Walter/Halvorson/Evans Trio / Not the Wind, Not the Flag / Induced Labour Placebo, Toronto ON January 7

Walter/Halvorson/Evans Trio / Not the Wind, Not the Flag / Induced Labour Placebo, Toronto ON January 7
Jazz and art spaces have been great friends for decades, and their partnership shows no signs of abating. This proved to be a great benefit to the star attraction, the Walter/Halvorson/Evans trio, who connected with a wider audience than they might have in a conventional venue.

Previously unknown to pretty much everyone in attendance, the Placebo is an art gallery in a part of Toronto that is at likely a decade away from gentrification. This was a classic Toronto jazz loft experience, right down to the mandatory removal of snowy footwear at the entrance. Paintings covered the walls depicting folded-over landscapes, blurry tableaux and psychedelic spaghetti. The space was set up for lounging, with cushions strewn throughout.

Not the Wind, Not the Flag turned in a typically alchemical set. Guitarist Colin Fisher started on drums and played capably as percussionist Brandon Valdivia riffed on electric, looped kalimba. With an awkward transition, Valdivia moved to the kit while Fisher did a processed voice solo before upping the intensity to pure shredding on guitar, which ended the set with an exclamation point.

The sludgy, sub-Black Flag-ish Induced Labour were loud and hectic, with moments of instrumental cohesion consumed by long stretches of unconstrained and all-enveloping feedback. It unfortunately provoked moshing in the tightly packed space, and with the ankle-high coffee tables scattered about, it wasn't long before people were flying backwards and breaking glass, which is always so fun at a barefoot event.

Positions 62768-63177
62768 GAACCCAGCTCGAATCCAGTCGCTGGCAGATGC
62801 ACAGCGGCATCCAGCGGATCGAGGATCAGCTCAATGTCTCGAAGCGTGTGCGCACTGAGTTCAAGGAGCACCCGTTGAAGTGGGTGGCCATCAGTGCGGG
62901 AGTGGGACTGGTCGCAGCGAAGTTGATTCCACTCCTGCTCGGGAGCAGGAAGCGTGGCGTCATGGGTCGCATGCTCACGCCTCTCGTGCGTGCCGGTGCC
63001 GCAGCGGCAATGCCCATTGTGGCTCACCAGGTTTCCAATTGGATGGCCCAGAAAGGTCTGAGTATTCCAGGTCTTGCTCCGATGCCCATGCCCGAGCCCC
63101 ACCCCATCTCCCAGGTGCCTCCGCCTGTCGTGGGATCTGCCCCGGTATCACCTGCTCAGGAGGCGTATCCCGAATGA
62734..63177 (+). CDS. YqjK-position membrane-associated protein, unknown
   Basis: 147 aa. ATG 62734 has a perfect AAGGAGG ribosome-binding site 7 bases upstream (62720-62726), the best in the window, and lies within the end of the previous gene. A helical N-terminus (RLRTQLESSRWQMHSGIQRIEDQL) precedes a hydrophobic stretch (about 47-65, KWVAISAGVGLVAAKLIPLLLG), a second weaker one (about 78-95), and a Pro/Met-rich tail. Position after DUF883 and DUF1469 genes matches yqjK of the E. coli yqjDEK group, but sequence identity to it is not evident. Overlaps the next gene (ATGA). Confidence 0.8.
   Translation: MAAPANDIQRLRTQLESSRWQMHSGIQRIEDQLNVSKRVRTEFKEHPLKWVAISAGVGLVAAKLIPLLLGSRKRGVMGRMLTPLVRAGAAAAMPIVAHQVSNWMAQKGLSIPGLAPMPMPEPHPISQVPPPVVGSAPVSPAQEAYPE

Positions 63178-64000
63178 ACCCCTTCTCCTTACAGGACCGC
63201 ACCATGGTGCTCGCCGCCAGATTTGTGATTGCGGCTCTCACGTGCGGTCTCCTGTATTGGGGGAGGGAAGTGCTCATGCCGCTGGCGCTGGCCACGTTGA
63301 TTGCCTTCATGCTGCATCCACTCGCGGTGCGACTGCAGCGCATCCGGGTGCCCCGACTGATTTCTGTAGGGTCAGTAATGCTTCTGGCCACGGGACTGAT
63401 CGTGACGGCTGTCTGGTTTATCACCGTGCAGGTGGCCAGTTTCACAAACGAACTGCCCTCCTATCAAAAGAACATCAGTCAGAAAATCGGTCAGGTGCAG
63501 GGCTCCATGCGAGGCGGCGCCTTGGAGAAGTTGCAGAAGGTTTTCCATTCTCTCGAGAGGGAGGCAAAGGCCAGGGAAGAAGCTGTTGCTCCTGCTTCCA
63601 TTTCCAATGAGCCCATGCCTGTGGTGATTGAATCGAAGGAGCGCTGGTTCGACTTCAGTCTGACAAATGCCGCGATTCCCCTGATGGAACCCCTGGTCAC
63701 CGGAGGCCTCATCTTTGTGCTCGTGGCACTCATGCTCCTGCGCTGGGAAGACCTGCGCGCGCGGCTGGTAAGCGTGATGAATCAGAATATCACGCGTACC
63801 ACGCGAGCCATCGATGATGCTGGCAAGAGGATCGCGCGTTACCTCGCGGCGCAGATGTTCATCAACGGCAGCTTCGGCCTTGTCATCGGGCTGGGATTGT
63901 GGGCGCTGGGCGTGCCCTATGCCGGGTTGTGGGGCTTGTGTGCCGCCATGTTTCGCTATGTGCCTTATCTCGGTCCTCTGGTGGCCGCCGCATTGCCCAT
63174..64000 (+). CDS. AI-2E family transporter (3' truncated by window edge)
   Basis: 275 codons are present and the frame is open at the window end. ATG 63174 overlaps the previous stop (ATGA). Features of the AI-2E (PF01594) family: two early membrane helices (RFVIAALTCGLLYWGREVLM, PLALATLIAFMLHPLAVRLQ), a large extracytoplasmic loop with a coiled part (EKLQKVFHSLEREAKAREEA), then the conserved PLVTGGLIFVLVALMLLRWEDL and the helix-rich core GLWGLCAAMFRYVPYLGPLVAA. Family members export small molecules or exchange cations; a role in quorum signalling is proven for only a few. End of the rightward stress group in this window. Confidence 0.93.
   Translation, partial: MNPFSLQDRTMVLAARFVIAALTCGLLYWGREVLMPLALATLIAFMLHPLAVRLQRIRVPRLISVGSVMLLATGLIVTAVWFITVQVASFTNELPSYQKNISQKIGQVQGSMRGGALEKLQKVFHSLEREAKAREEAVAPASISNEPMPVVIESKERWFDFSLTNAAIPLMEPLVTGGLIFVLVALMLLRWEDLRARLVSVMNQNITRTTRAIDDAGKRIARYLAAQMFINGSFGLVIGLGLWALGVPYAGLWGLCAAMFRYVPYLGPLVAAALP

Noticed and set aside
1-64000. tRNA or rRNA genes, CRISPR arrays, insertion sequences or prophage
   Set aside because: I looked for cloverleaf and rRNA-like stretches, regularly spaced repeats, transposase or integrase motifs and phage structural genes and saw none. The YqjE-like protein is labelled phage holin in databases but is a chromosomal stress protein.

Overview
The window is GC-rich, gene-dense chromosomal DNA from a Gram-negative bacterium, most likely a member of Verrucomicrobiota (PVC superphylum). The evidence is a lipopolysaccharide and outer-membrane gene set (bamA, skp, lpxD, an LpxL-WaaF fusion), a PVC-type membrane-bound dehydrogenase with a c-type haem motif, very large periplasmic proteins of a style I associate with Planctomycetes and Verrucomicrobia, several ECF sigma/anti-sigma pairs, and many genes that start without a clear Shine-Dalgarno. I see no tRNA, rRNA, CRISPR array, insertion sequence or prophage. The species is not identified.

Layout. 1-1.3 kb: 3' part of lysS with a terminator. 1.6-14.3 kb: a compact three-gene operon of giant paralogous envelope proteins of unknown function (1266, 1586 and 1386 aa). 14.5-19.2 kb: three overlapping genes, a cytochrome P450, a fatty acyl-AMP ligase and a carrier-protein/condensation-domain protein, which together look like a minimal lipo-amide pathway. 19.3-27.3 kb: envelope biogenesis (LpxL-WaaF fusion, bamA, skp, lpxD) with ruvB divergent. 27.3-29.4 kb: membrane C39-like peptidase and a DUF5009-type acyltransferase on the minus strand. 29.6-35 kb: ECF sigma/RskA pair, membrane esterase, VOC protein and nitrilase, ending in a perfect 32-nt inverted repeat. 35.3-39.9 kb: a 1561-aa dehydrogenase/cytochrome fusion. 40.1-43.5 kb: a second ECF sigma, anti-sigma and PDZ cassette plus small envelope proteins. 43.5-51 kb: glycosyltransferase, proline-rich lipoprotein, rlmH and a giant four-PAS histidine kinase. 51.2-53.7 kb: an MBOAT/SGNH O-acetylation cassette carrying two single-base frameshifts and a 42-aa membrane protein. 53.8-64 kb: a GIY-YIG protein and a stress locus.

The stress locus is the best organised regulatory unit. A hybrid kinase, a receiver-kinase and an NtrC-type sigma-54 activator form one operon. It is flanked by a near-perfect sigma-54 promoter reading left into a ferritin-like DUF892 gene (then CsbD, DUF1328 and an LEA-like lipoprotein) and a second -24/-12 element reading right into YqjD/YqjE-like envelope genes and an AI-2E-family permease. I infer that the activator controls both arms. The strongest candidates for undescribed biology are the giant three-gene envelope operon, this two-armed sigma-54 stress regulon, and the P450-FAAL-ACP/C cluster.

The headliners -- Weasel Walter, Mary Halvorson and Peter Evans -- came on fast and furious from the drop. From behind the kit, Walter set the pace with metal-like precision aggressively meted out into spastic phrases. Evans was the least known of the three and was most impressive in sticking with largely tonal improvisation on trumpet; when he wanted to do a sample and hold-type effect, he would just capture the effect with technique alone.

Halvorson, who released the Exclaim!-approved Saturn Sings last year, refereed the two speed demons with nimble but edgy runs on her hollow body guitar. She was the only one playing with electronics and would find sympathetic sonorities with Evans when bending notes and chords. She astonished not with blazing technique (which she most certainly has) but with the equivalent of a twisted sense of humour for the guitar, always finding a strange phrases to keep the crowd amused.

Evans responded to rather than led the ideas being generated. But he was a quick study, and as time went on, the inspiration went up. There weren't many slow passages -- Walter wouldn't have abided -- but there were some more spacious conversations between Halvorson and Evans while Walter was the de facto curmudgeonly MC who responded to a request for an encore with "encore -- is that an Italian word"?